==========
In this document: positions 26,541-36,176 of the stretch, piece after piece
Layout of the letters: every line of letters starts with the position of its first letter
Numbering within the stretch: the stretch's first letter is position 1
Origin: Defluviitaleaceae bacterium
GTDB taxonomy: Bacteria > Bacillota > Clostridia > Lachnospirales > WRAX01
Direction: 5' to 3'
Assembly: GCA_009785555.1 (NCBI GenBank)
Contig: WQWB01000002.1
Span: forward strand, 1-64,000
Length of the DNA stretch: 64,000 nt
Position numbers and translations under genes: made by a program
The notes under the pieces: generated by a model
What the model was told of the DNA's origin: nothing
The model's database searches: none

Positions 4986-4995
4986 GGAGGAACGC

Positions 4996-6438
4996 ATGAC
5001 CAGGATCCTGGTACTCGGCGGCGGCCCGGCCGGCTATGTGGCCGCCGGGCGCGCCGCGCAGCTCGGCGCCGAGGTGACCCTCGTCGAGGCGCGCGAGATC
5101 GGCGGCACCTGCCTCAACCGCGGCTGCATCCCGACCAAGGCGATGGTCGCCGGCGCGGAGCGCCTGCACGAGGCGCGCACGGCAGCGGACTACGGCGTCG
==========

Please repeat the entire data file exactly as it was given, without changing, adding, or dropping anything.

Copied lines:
In this document: positions 26,541-36,176 of the stretch, piece after piece
Layout of the letters: every line of letters starts with the position of its first letter
Numbering within the stretch: the stretch's first letter is position 1
Origin: Defluviitaleaceae bacterium
GTDB taxonomy: Bacteria > Bacillota > Clostridia > Lachnospirales > WRAX01
Direction: 5' to 3'
Assembly: GCA_009785555.1 (NCBI GenBank)
Contig: WQWB01000002.1
Span: forward strand, 1-64,000
Length of the DNA stretch: 64,000 nt
Position numbers and translations under genes: made by a program
The notes under the pieces: generated by a model
What the model was told of the DNA's origin: nothing
The model's database searches: none

Positions 4986-4995
4986 GGAGGAACGC

Positions 4996-6438
4996 ATGAC
5001 CAGGATCCTGGTACTCGGCGGCGGCCCGGCCGGCTATGTGGCCGCCGGGCGCGCCGCGCAGCTCGGCGCCGAGGTGACCCTCGTCGAGGCGCGCGAGATC
5101 GGCGGCACCTGCCTCAACCGCGGCTGCATCCCGACCAAGGCGATGGTCGCCGGCGCGGAGCGCCTGCACGAGGCGCGCACGGCAGCGGACTACGGCGTCG